Who discovered the electromagnetic spectrum?
In a sense, so to speak, we have known about the visible light and infrared parts of the EM spectrum since the earliest days of our species. But it wasn’t really until the 1800s that we finally began to systematically attempt to study it in detail.
One of the most important pioneers in the field, astronomer William Herschel, published the results from a series of experiments he conducted in 1800 that led him to identify what is now known as infrared radiation. Herschel had been using telescopes to observe the Sun, and protecting his eyesight with dark glass filters. He noticed that some colors of filter seemed to allow through more of the light, while others transmitted more radiation that warmed things up.
As a result of these observations, Herschel set up an experiment where sunlight was passed through a slit and then through a prism, forming a spectrum on his table. Using thermometers, he measured the temperature at different points in the spectrum.
He found out that the highest temperature actually occurred in the empty region of the spectrum beyond red light. Herschel came to the conclusion that ‘heat’ and light are part of the same spectrum.
Later, a German chemist, Johann W. Ritter, was intrigued with Herschel’s findings. In 1801, he noticed that invisible light beyond the optical region of the electromagnetic spectrum darkened silver chloride. He used a prism to split sunlight and then measured the relative darkening of the silver chloride as a function of wavelength. He found that the region just beyond violet produced the most darkening, and so this region was eventually christened “ultraviolet”.
At the same time, physicist Alessandro Volta reported the invention of a battery, which allowed experimenters to begin working with continuous direct current. Around 20 years later, Hans Christian Ørsted demonstrated a link between electricity and magnetism when he showed that a compass needle would move when brought close to a current-carrying wire. In the early 1830s, Michael Faraday demonstrated that drawing a magnet through a loop of wire could generate current.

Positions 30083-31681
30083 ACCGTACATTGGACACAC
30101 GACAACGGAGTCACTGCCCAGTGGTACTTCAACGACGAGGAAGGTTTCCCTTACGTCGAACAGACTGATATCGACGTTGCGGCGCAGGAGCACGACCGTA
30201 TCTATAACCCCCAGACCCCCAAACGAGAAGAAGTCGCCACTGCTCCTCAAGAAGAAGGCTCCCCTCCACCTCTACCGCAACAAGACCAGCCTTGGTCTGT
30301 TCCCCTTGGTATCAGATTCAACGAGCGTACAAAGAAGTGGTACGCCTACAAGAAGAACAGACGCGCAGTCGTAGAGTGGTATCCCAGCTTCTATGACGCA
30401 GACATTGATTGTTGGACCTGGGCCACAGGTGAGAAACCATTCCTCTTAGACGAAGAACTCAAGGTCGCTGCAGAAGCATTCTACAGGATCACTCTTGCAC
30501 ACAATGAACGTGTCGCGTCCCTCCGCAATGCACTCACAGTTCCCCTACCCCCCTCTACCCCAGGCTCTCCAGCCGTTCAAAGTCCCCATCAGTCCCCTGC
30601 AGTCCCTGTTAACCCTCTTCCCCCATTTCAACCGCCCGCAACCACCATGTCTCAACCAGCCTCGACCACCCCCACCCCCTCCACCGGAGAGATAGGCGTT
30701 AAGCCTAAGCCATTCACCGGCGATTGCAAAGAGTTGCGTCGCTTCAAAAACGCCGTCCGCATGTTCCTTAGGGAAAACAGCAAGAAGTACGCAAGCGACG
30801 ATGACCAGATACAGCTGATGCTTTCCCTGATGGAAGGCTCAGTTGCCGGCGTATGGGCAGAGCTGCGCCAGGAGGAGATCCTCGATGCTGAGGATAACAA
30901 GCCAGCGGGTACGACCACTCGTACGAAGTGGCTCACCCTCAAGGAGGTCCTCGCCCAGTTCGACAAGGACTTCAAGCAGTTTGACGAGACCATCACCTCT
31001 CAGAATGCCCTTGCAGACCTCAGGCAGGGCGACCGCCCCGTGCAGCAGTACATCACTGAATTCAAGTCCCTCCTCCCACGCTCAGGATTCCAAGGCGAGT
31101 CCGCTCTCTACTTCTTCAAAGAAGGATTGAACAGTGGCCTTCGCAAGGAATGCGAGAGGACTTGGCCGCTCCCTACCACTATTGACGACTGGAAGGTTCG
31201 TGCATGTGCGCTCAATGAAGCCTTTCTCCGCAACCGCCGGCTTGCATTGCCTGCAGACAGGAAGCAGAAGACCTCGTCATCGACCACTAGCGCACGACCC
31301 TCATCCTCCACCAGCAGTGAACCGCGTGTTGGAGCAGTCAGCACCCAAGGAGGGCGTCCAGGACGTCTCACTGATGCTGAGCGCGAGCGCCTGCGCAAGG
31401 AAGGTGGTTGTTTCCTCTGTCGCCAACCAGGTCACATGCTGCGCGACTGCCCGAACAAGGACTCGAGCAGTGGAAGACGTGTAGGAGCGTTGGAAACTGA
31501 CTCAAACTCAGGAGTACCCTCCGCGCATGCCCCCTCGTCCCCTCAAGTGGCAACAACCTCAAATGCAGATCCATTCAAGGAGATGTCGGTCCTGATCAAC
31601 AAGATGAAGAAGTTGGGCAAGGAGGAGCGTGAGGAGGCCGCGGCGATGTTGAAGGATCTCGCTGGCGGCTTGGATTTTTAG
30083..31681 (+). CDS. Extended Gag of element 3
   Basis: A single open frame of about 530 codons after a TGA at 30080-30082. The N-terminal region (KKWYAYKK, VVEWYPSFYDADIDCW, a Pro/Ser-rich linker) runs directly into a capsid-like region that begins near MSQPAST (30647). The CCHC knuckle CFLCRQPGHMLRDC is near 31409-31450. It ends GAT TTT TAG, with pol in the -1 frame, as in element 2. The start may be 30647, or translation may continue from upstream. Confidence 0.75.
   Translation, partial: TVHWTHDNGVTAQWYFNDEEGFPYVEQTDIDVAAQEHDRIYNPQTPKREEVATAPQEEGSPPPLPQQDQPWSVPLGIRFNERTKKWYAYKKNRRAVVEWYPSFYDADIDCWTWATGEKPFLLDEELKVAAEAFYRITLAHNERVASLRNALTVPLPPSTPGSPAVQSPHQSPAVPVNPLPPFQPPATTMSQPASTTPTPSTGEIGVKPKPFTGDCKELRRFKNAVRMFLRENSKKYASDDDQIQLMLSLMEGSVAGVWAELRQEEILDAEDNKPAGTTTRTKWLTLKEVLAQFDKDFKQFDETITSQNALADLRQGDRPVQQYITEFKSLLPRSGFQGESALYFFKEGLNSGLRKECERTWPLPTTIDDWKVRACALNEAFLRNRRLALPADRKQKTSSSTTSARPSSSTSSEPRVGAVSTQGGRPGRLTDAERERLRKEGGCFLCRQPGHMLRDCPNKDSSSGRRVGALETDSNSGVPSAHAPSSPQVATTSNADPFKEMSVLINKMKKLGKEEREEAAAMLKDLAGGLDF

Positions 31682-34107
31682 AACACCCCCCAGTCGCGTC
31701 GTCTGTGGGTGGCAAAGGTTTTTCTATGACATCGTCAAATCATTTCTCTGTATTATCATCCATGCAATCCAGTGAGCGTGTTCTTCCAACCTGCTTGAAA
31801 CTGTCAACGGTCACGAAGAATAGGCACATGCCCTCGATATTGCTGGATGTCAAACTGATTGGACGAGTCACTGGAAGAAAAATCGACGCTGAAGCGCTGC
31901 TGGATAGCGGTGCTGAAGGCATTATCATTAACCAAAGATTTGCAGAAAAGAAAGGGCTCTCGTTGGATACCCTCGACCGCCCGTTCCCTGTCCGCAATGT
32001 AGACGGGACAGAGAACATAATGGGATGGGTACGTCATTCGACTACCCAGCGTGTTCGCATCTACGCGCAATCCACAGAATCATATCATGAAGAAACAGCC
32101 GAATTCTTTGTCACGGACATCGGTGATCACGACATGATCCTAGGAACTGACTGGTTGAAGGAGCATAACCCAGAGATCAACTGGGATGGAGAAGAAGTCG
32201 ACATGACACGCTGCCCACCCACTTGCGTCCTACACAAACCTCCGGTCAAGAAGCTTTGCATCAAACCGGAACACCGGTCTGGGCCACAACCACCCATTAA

Faraday suggested there was an invisible “electrotonic state” or field surrounding the magnet. He suggested that changes in this electrotonic state are what cause electromagnetic phenomena, and hypothesized that light itself was an electromagnetic wave. There was clearly a system at work, but it was not yet clearly understood.
In the 1850s, James Clerk Maxwell, an English scientist, set out to make mathematical sense of Faraday’s observations. In a series of papers over the next decade, he developed a scientific theory to explain electromagnetic waves. Focusing on mathematics, he described how electricity and magnetism are linked and how they move in concert to make an electromagnetic wave.
Maxwell’s work was revolutionary, and allowed for the unification of the following laws:
– Gauss’s Law: According to Gauss’s Law, the net outward normal electric flux for any closed surface is directly proportional to the total electric field within that closed surface.
– Gauss’s Law for Magnetism: The magnetic flux for a closed surface comes out to be zero because the inward flux value at the south pole is equal to the outward flux at the north pole.
– Faraday’s Law: States that an electromotive force (EMF) induced by a change in magnetic flux depends on the change in flux at the time (t), and by the number of turns of coils.
– Ampere’s Law: This relates the net magnetic field along a closed loop to the electric current passing through the loop. It states that the closed line integral of the magnetic field around a current-carrying conductor is equal to absolute permeability times the total current through the conductor.
Maxwell’s equations described the behavior of electric and magnetic fields and their influence on other objects. In his analysis, Maxwell also concluded that EM waves must travel at what later turned out to be the speed of light, and finally, that light was an electromagnetic wave. Through his equations, Maxwell also described the possibility of numerous EM waves with different frequencies, and therefore, he mathematically predicted the presence of the electromagnetic spectrum.
However, there was no experimental evidence for Maxwell’s theories. After Maxwell’s death, physicists George Francis FitzGerald and Oliver Lodge worked to strengthen the link to light, but it was German researcher, Heinrich Hertz who, in 1888, published work that demonstrated the first detection of radio-frequency waves.
He also went on to verify that electromagnetic waves exhibit light-like behaviors of reflection, refraction, diffraction, and polarization. Hertz was also able to calculate the speed of these invisible waves, which was quite close to that now known for visible light. His work would eventually lead to the innovation of the radio, cellular networks, air traffic control systems, and many other important inventions.